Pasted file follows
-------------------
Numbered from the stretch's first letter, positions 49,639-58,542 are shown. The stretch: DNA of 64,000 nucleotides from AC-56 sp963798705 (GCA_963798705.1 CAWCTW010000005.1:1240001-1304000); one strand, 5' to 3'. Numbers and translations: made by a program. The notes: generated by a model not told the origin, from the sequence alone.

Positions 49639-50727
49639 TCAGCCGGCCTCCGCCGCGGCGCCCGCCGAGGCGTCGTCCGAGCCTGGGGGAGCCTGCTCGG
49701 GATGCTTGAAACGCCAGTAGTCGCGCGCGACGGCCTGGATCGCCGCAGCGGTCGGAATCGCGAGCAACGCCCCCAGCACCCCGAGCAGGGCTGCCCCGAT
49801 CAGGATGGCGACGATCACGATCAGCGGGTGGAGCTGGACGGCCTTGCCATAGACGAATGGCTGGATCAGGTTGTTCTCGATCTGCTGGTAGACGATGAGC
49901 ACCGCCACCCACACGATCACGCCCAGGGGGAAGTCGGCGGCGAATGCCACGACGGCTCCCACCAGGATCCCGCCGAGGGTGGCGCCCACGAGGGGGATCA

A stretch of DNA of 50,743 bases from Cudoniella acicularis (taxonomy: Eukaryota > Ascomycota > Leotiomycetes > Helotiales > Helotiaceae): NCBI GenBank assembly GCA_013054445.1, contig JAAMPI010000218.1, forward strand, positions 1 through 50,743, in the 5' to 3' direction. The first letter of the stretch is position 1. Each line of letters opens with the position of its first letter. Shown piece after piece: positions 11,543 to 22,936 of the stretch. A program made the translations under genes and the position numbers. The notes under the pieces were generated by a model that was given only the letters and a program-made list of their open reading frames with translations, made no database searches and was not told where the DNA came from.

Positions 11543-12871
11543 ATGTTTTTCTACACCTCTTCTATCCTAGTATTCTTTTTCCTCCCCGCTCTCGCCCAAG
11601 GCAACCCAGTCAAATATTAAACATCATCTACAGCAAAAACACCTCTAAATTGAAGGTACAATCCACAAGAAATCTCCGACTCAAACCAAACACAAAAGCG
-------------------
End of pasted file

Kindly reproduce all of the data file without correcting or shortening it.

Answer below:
Numbered from the stretch's first letter, positions 49,639-58,542 are shown. The stretch: DNA of 64,000 nucleotides from AC-56 sp963798705 (GCA_963798705.1 CAWCTW010000005.1:1240001-1304000); one strand, 5' to 3'. Numbers and translations: made by a program. The notes: generated by a model not told the origin, from the sequence alone.

Positions 49639-50727
49639 TCAGCCGGCCTCCGCCGCGGCGCCCGCCGAGGCGTCGTCCGAGCCTGGGGGAGCCTGCTCGG
49701 GATGCTTGAAACGCCAGTAGTCGCGCGCGACGGCCTGGATCGCCGCAGCGGTCGGAATCGCGAGCAACGCCCCCAGCACCCCGAGCAGGGCTGCCCCGAT
49801 CAGGATGGCGACGATCACGATCAGCGGGTGGAGCTGGACGGCCTTGCCATAGACGAATGGCTGGATCAGGTTGTTCTCGATCTGCTGGTAGACGATGAGC
49901 ACCGCCACCCACACGATCACGCCCAGGGGGAAGTCGGCGGCGAATGCCACGACGGCTCCCACCAGGATCCCGCCGAGGGTGGCGCCCACGAGGGGGATCA

A stretch of DNA of 50,743 bases from Cudoniella acicularis (taxonomy: Eukaryota > Ascomycota > Leotiomycetes > Helotiales > Helotiaceae): NCBI GenBank assembly GCA_013054445.1, contig JAAMPI010000218.1, forward strand, positions 1 through 50,743, in the 5' to 3' direction. The first letter of the stretch is position 1. Each line of letters opens with the position of its first letter. Shown piece after piece: positions 11,543 to 22,936 of the stretch. A program made the translations under genes and the position numbers. The notes under the pieces were generated by a model that was given only the letters and a program-made list of their open reading frames with translations, made no database searches and was not told where the DNA came from.

Positions 11543-12871
11543 ATGTTTTTCTACACCTCTTCTATCCTAGTATTCTTTTTCCTCCCCGCTCTCGCCCAAG
11601 GCAACCCAGTCAAATATTAAACATCATCTACAGCAAAAACACCTCTAAATTGAAGGTACAATCCACAAGAAATCTCCGACTCAAACCAAACACAAAAGCG